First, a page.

APPELLATE COURT OF ILLINOIS, FIFTH DISTRICT
537 N.E.2d 424, 181 Ill. App. 3d 682, 130 Ill. Dec. 357 1989.IL.538
Appeal from the Circuit Court of Jackson County; the Hon. David W. Watt, Jr., Judge, presiding.
JUSTICE HARRISON delivered the opinion of the court. WELCH, P.J., concurs. JUSTICE HOWERTON, Dissenting.
DECISION OF THE COURT DELIVERED BY THE HONORABLE JUDGE HARRISON
Defendant, Stephen Roos, was charged with driving under the influence of alcohol in violation of section 11-501 of the Illinois Vehicle Code (Ill. Rev. Stat. 1985, ch. 95 1/2, par. 11-501). He filed a motion under section 114-12 of the Code of Criminal Procedure of 1963 (Ill. Rev. Stat. 1985, ch. 38, par. 114-12) to quash his arrest and suppress evidence on the grounds that his arrest had been unlawful. Following a hearing in the circuit court of Jackson County, that motion was granted and the case was dismissed. The State now appeals pursuant to Supreme Court Rule 604(a)(1) (107 Ill. 2d R. 604(a)(1)). We reverse and remand for further proceedings.
A circuit court's ruling on a motion to suppress should not be disturbed unless it is manifestly erroneous. (People v. Beck (1988), 167 Ill. App. 3d 412, 415, 521 N.E.2d 269, 272.) In view of the testimony presented at the suppression hearing here, however, we believe that manifest error was committed in this case. What took place at the suppression hearing has been set forth in an agreed statement of facts which the parties have prepared and submitted to us in lieu of a report of proceedings under authority of Supreme Court Rules 323(d) and 612(c) (107 Ill. 2d Rules 323(d), 612(c)).
The agreed statement of facts indicates that the only witness to testify at the suppression hearing was Steve Michaels, an officer with the Carbondale police department. According to the statement, Michaels told the court:
"[That] on January 18, 1987 at approximately 4:00 a.m. while on routine patrol, he observed an oncoming vehicle southbound on Oakland Street in Carbondale, Illinois, operating with high beam headlights. Officer Michaels flashed his lights at the vehicle, but the oncoming vehicle failed to dim its headlights. The vehicle turned west onto Walnut Street. Officer Michaels turned around on Oakland Street and pursued. At the intersection of Walnut and Poplar Streets, the officer observed the vehicle stop; the vehicle's brake lights were not functioning. Officer Michaels then initiated a traffic stop based solely on the headlight and brake light violations.
The officer approached the driver, identified in court as the defendant, Stephen Roos. Officer Michaels spoke with the defendant and observed a strong odor of alcoholic beverage about the defendant's person. The officer asked for identification and received a copy of an Illinois Official Sworn Report/Notice of Statutory Suspension.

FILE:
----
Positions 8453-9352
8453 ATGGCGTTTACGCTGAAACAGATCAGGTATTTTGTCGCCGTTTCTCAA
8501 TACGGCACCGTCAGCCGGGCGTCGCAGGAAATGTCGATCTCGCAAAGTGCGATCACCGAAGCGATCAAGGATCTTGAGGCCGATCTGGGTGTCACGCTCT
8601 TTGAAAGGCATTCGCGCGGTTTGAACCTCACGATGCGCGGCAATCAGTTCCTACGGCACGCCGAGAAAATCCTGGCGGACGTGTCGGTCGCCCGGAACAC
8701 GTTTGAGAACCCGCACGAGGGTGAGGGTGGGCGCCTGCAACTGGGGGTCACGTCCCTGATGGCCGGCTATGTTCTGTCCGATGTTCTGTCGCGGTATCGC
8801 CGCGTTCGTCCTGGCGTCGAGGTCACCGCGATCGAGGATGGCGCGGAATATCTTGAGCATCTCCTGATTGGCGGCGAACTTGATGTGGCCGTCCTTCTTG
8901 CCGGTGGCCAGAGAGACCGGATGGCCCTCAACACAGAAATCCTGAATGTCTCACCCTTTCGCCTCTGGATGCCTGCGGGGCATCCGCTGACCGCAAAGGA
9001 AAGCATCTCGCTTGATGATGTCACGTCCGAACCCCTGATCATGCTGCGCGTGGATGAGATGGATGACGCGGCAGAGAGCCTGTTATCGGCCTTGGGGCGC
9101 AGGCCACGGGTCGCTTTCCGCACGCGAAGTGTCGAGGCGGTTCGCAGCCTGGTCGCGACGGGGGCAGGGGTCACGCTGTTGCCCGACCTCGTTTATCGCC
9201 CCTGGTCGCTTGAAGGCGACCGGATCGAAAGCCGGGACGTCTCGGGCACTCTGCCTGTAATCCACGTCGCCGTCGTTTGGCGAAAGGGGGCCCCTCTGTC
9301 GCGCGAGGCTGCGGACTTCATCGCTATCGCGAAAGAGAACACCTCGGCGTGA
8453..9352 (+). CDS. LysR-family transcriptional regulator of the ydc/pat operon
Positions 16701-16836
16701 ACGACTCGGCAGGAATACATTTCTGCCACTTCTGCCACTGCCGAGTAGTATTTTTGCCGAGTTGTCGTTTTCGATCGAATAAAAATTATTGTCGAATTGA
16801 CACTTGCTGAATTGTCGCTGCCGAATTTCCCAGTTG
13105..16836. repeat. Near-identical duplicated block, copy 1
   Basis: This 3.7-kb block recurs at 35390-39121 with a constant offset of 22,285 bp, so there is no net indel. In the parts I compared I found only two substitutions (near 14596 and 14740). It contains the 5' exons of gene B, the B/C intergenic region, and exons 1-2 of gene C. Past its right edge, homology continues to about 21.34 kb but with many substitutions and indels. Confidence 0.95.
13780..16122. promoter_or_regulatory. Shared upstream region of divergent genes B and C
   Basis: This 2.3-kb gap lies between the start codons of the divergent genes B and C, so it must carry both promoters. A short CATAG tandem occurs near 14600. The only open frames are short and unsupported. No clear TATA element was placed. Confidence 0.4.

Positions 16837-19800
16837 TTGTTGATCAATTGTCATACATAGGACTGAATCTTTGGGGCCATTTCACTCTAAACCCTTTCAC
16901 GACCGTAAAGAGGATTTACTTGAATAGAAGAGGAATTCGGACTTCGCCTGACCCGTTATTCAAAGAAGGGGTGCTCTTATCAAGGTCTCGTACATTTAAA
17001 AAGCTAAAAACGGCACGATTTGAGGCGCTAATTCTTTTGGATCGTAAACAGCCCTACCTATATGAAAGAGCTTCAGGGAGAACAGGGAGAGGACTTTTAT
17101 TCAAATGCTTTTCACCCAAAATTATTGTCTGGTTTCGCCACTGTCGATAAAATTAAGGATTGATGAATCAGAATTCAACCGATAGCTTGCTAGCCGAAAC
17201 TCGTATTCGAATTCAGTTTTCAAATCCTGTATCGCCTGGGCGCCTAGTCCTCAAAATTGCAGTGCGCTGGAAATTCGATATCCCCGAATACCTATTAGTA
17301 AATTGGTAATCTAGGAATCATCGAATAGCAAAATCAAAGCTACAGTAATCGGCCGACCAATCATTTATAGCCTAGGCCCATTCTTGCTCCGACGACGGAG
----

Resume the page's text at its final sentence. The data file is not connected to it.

Officer Michaels, after observing the odor of alcohol on the defendant's person, asked the defendant to submit to a field sobriety test. The defendant consented. The officer requested the defendant to say the alphabet. The defendant submitted to that test and performed 'fine' according to the officer. Officer Michaels then demonstrated and explained the one-leg stand test to the defendant. The defendant submitted to that test. Officer Michaels observed the defendant put his foot down and sway, but testified that the defendant's performance was not unsatisfactory.
As the officer was about to discontinue the one-leg stand test and release the defendant without arrest, he looked closely at the Notice of Statutory Summary Suspension and observed that it had been issued by Southern Illinois University Police Department less than an hour earlier on the same morning. Officer Michaels further observed that the defendant's blood-alcohol content had been measured in connection with the prior arrest at .16. The officer then verified the arrest, blood alcohol reading, and suspension notice with the Southern Illinois University Police Department. Officer Michaels testified that he then arrested the defendant for driving under the influence of alcohol based on the strong odor of alcohol observed on the defendant's breath combined with the close proximity of the previous driving under the influence of alcohol arrest and blood-alcohol content of .16."
If circumstances were as Officer Michaels related in his testimony, there can be no question that the arrest of defendant was valid. Officer Michaels' observation gave him probable cause to believe that two separate traffic violations were present in this case. The first is a violation of section 12-210(a) of the Illinois Vehicle Code (Ill. Rev. Stat. 1985, ch. 95 1/2, par. 12-210(a)), which provides:
"Whenever the driver of any vehicle equipped with an electric driving head lamp or head lamps is within 500 feet of another vehicle approaching from the opposite direction, the driver shall dim or drop such head lamp or head lamps."
The second is a violation of section 12-208(a) of the Illinois Vehicle Code (Ill. Rev. Stat. 1985, ch. 95 1/2, par. 12-208(a)), which states:
"Every vehicle other than an antique vehicle displaying an antique plate operated in this State shall be equipped with a stop lamp or lamps on the rear of the vehicle which shall display a red or amber light visible from a distance of not less than 500 feet to the rear in normal sunlight and which shall be actuated upon application of the ...